Atlanta Ballet to tempt fate in ‘Carmina Burana’

Atlanta Ballet dancers Rachel Van Buskirk and Jonah Hooper in “Carmina Burana.” CONTRIBUTED BY Charlie McCullers
Atlanta Ballet dancers Rachel Van Buskirk and Jonah Hooper in “Carmina Burana.” CONTRIBUTED BY Charlie McCullers

Atlanta will get another chance to find out just how cruel fate can be when the Atlanta Ballet reprises its production of “Carmina Burana.” The work sets contemporary ballet choreographer David Bintley’s movement to the thunderous drama of Carl Orff’s famous 1935 choral masterpiece.

Bintley’s dance tells the story of three seminarians who are led away from their faith and into the dangers of dalliance and temptation. Principal dancer Rachel Van Buskirk, who plays the lead role of Fortune, the supernatural force that leads the young men to their destruction, says the unusual part is one of her favorites.

“She is, in essence, fortune, fate, destiny,” she says of her role. “In some ways, she’s a character, but she is more of an abstract symbol of strong female power and sexuality.”

The renowned English choreographer David Bintley originally created his "Carmina Burana" in 1995 for the Birmingham Royal Ballet, and the Atlanta Ballet first performed it in 2013. The company worked with Bintley to prepare the work then, and he'll return to Atlanta shortly before opening night to fine-tune aspects of the piece after the dancers' many weeks of refamiliarizing themselves with their roles in the studio.

David Bintley's Carmina Burana 2017 30 Second Spot-HD

“He’s amazing to work with,” says Van Buskirk about the famed choreographer, who was officially made a Commander of the Order of the British Empire by the Queen of England in 2001 for his services to dance. “He’s very passionate, but he watches so keenly and takes in so many details. He’s very specific when he speaks. You know exactly what kind of nuance he’s looking for. Each little movement really adds to the story he’s trying to tell. He’s got a great eye.”

Bintley’s movement, which fuses elements of classical ballet with his own more contemporary personal style, can be difficult, Van Buskirk says.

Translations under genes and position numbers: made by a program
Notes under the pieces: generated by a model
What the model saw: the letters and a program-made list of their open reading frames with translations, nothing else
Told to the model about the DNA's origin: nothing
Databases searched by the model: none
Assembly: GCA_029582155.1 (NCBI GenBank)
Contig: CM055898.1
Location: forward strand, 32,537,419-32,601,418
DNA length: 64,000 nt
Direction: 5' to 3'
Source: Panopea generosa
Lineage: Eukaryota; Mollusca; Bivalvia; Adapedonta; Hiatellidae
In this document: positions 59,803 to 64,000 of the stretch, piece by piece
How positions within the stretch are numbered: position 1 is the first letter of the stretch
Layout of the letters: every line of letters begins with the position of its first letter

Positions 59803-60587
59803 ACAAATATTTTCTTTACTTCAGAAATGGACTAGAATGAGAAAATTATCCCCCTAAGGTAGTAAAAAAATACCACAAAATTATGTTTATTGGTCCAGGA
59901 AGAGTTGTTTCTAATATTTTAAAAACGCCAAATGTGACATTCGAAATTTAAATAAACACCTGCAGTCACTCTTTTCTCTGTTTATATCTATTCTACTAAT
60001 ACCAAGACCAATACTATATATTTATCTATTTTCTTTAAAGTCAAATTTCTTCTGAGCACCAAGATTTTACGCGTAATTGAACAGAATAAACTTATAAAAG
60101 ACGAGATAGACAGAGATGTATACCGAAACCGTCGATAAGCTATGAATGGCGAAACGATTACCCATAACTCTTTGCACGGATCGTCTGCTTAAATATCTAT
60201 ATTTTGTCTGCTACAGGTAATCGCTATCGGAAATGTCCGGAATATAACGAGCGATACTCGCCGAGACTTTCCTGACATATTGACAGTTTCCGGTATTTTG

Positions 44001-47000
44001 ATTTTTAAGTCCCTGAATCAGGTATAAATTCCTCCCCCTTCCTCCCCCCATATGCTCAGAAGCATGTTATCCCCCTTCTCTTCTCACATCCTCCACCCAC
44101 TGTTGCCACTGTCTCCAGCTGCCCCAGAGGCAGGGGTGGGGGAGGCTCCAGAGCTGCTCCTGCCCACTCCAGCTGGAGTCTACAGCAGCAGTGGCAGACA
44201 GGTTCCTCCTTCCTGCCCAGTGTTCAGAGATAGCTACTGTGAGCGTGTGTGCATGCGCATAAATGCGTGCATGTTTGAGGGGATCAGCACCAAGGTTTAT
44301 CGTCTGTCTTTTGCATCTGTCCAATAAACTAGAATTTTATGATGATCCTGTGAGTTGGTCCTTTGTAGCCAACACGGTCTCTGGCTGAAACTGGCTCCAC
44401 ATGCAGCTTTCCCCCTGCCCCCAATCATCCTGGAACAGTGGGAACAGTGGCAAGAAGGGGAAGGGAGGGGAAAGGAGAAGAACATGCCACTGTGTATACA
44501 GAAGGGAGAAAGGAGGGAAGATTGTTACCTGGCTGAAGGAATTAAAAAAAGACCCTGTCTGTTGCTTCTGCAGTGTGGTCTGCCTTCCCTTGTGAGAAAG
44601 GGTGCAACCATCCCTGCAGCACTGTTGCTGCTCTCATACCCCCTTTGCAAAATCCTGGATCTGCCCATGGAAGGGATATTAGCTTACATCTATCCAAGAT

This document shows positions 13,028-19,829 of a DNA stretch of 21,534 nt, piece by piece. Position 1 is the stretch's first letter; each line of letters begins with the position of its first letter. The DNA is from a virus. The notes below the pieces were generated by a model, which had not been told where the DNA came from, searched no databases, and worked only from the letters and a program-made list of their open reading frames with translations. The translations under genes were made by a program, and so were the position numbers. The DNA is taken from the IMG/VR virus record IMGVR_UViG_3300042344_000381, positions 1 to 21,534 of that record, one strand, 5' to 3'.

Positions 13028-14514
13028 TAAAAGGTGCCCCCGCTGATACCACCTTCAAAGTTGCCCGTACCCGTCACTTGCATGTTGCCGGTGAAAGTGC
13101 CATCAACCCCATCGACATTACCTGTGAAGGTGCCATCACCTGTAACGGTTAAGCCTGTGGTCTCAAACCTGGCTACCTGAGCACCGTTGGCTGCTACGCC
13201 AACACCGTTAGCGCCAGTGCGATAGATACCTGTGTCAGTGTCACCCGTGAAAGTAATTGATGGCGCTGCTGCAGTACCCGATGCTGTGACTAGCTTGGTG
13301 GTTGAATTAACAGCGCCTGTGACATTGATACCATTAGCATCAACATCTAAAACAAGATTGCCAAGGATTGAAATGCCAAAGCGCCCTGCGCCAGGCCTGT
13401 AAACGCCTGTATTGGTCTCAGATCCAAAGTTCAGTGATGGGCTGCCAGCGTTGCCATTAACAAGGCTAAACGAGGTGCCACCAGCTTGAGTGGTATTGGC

“What I find the most challenging is some of the partnering. These lifts we’re doing are on crazy angles, or we’re using our lats to support our legs. It’s very intricate, difficult partnering work.”

Just as crucial to the show as the intricate dance is the music.

Deanna Joseph, associate professor and director of choral activities at Georgia State University, is preparing two of the university’s choruses, the Georgia State University Singers and the Master Singers, to perform the work with the Atlanta Ballet Orchestra.

“It’s always exciting to be part of putting together a famous work of art,” says Joseph. “Even if people don’t know ’Carmina Burana’ in its entirety, they definitely know the opening and closing chorus because it’s been used so many times in movies and commercials.”

Preparing choral music for dance requires the singers to “sing the piece at a tempo appropriate to the dancers, so that everything lines up,” says Van Buskirk.

Part of what makes that especially challenging is the fact that the text in this case, based on 24 poems from the medieval collection “Carmina Burana,” uses a mix of Latin, Middle High German and Old Provençal. Pronunciation is difficult and even contentious: various musicians and academics have taken vastly different positions on how things should be pronounced, differences that often play out on recordings and performances of the work.

“We’re doing the pronunciation a la Robert Shaw,” Joseph says. The GSU professor says she came across a “Carmina Burana” pronunciation sheet created by the legendary choral director and Atlanta Symphony conductor years ago.

Although the Atlanta Ballet has performed "Carmina Burana" before, this production nonetheless still marks a significant first. Outside of the annual production of "The Nutcracker," this is the first full production the company has staged without its longtime artistic director John McFall, who had occupied the top position since 1994. McFall officially retired at the end of the 2015-16 season. His replacement, Gennadi Nedvigin, formerly a dancer with the San Francisco Ballet, took the helm as the 2016-17 season began.

Van Buskirk says that so far the day-to-day work of preparing this particular piece in the studio under ballet mistress Dale Shields hasn’t felt that different, mostly because the majority of dancers are returning to roles they’ve performed before.

It’s in class and in learning some other upcoming works, such as selections from the classic “Paquita” slated for March performances, that the differences in vision between the two artistic directors are starting to show, she says.

“Our dancing and technical execution will definitely be strengthened,” says Buskirk. “(Gennadi has) had an amazing career, amazing training, and he’s really giving that back to us. In classes, I feel stronger … The amount of detail he can share with us in a work like ‘Paquita’ speaks volumes to the vision and the guidance we’re going to have from him moving forward.”

Still, for now, “Carmina Burana” and its story of the cruelty of fate remain the focus. “The music is so beautiful,” says Van Buskirk. “You marry that with the physicality of dancing, and it’s a universal story, everyone can identify with. David has done a brilliant job telling that story.”

DANCE PREVIEW

"Carmina Burana." Presented by the Atlanta Ballet. Feb. 3-11. $20-$128. Cobb Energy Performing Arts Centre, 2800 Cobb Galleria Parkway, Atlanta. 770-916-2800. www.atlantaballet.com.